Moments later, the 26-year-old South Korean took her place in LPGA Tour history. Kim made the putt of her life, a 25-footer for birdie that broke sharply to the right and into the cup for a 2-under 70, a one-shot victory over hard-charging Charley Hull and a $1.5 million payoff.
“It means a lot to me just knowing that I won the biggest purse in women’s golf history,” said Kim, whose wire-to-wire win was her third of the year. “That itself is an incredible honor.” Hull made her earn it.
Six shots behind going to the back nine at Tiburon Golf Club, Hull birdied five of her last seven holes, including the last three. Her 12-foot birdie on the 18th gave her a 66 and a share of the lead.
This was right after Danielle Kang made a 30-foot eagle putt on the par-5 17th and came inches short of a closing birdie to tie. Kim was fully aware of the pressure she felt. “I was really nervous while walking through hole 18,” she said. “I was like: ‘OK, not a big deal. Try to play like a practice round,’ thinking that would make me comfortable. Even then, I was really nervous.”
She just was oblivious to her competition. All day, Kim thought it was Nelly Korda, who started one shot behind and fell back with a pair of costly drives to the left. From the top of a crown at the back of the green, Kim figured a two-putt would be enough.
The crowd cheered. She pumped her fist and fought back tears. Only later, she said, did she realize what it meant. “After I made it, I saw the leaderboard,” she said. “I didn’t know that Charley finished at 17 (under). What if I didn’t make it? We would have gone to a playoff and that wouldn’t have been good for me. So, wow!”
Wow, indeed. Kim won for the 10th time in her LPGA career, joining Se Ri Pak (25), Inbee Park (19) and Jiyai Shin (11) as South Korean players with at least 10 victories. This was memorable for the finish — and the prize.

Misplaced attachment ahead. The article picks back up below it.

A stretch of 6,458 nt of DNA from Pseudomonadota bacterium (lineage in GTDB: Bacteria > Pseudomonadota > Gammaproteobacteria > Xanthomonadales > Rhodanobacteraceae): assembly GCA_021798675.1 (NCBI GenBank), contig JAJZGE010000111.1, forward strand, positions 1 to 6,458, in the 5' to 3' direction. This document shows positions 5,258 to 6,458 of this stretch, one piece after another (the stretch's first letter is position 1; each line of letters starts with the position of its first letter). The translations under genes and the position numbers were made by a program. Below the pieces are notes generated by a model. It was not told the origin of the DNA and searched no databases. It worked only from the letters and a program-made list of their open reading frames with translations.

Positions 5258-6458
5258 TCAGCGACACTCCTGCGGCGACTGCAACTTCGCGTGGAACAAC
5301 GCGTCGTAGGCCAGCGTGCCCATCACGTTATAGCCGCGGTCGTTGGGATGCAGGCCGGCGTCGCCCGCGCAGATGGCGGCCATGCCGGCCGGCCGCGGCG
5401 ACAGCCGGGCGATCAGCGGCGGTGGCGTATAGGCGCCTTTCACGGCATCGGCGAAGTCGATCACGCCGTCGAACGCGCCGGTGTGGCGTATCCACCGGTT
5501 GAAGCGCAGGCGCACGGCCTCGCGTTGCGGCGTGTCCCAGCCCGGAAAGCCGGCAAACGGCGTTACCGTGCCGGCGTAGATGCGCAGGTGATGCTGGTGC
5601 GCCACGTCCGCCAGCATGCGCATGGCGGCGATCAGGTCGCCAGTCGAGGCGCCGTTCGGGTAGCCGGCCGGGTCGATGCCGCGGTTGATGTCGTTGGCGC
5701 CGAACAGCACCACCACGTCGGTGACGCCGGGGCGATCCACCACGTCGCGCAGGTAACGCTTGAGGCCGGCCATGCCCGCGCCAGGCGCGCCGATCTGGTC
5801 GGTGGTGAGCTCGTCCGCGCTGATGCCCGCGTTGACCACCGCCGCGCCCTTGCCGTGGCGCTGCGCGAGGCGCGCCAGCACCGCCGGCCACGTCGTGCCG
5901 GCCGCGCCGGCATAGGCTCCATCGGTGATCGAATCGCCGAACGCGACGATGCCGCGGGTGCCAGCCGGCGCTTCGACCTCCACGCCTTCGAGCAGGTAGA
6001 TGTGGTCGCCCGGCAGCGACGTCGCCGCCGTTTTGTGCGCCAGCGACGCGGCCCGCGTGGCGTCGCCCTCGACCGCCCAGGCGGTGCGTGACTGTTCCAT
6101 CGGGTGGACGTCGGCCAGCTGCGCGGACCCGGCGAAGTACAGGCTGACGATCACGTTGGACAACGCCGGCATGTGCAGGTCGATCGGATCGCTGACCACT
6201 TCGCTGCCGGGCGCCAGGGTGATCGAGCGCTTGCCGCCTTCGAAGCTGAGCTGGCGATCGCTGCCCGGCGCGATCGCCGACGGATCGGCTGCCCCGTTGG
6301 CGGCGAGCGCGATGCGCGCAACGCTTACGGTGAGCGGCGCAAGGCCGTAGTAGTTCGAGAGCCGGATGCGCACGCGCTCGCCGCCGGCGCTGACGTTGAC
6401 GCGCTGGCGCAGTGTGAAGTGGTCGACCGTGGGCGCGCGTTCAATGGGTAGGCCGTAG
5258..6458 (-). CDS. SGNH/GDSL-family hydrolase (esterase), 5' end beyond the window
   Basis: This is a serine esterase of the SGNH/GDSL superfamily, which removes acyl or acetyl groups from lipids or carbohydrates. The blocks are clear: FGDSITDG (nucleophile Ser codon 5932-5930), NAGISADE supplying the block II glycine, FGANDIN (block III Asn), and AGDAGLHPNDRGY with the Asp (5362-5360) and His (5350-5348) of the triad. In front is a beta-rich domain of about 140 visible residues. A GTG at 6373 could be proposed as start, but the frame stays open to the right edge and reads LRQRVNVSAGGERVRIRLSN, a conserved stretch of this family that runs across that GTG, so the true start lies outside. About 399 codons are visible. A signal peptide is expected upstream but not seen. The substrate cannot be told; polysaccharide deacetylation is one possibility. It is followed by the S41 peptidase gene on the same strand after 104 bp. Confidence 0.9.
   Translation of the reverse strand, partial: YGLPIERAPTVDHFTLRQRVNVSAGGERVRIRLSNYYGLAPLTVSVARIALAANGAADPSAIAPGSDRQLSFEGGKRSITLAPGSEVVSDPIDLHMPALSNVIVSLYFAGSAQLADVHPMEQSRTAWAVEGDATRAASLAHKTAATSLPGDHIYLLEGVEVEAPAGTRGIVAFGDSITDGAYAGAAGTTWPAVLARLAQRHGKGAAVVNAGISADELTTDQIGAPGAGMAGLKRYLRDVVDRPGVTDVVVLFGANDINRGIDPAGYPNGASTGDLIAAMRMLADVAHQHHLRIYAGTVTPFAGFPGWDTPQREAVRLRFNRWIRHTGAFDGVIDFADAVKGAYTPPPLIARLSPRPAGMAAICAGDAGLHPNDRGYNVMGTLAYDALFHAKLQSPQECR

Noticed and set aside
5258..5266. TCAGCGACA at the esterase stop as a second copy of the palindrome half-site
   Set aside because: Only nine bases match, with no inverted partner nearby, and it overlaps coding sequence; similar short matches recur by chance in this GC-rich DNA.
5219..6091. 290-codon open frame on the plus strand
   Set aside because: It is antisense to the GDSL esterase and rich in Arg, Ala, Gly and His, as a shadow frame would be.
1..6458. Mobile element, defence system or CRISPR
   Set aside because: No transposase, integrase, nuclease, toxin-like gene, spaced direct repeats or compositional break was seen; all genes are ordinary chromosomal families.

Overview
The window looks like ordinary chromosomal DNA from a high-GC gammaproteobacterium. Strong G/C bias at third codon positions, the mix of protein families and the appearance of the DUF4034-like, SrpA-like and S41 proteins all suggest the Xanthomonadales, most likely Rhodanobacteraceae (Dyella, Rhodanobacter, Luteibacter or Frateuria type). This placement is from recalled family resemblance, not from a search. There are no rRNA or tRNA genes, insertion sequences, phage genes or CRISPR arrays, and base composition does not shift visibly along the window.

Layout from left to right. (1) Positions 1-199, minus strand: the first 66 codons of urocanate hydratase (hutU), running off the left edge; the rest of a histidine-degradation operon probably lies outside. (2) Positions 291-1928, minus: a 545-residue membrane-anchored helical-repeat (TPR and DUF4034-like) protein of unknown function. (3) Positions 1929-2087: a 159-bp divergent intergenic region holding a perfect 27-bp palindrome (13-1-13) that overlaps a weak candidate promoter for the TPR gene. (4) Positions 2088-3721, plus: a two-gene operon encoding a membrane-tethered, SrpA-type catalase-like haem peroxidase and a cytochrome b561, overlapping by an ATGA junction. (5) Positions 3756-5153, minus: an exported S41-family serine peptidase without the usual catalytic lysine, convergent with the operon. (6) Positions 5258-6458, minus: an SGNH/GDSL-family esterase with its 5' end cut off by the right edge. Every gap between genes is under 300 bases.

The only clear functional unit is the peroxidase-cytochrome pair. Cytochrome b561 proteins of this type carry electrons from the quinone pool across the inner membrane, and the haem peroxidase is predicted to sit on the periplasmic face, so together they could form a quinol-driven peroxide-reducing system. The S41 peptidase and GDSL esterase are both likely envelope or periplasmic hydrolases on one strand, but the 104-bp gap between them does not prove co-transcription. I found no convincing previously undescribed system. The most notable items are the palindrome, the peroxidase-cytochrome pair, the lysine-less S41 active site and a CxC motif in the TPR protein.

Instead of a $500,000 first-place check and a $1 million bonus to a season points race, CME Globe wanted to award $1.5 million in official money to any of the 60 players who qualified for the season finale. That's $500,000 more than the previous record prize, $1 million at the U.S. Women's Open.
Kim finished at 18-under 270 and was No. 2 on the LPGA money list behind Jin Young Ko, who tied for 11th and still had no complaints about her season. Besides the money title, Ko won LPGA player of the year and the Vare Trophy for the lowest scoring average. She won four times this year, including two majors.
Hull was an example of how the format change turned the Tour Championship into a free-for-all. She had only one top-10 finish this year and was No. 51 in the Race to CME Globe. A year ago, she wouldn’t have been eligible for the $1 million bonus.
“I gave it my best shot,” said Hull, who won $480,000 for being runner-up. She made $405,961 in her previous 21 events this year. Korda, the highest-ranked American who had a chance to get to No. 2 in the world with a victory, tied for the lead with a birdie on the fourth hole. But she began to fall back by failing to birdie the par-5 sixth, scrambling for bogey on No. 9 and making a careless bogey on the 11th that put her three shots behind. On both par 5s on the back nine, she hit tee shots well left, leading to bogey at No. 14.
She birdied the last hole for a 71 to tie for third with Kang. Brooke Henderson shot 67 and finished alone in fifth. Korda also had a great view of a putt that was worth $1.5 million — a difference of $1.02 million between winning and second.
“To win $1.5 million by making that putt is quite amazing,” Korda said. “She had to make that birdie to win. It was an amazing cap off to the season.”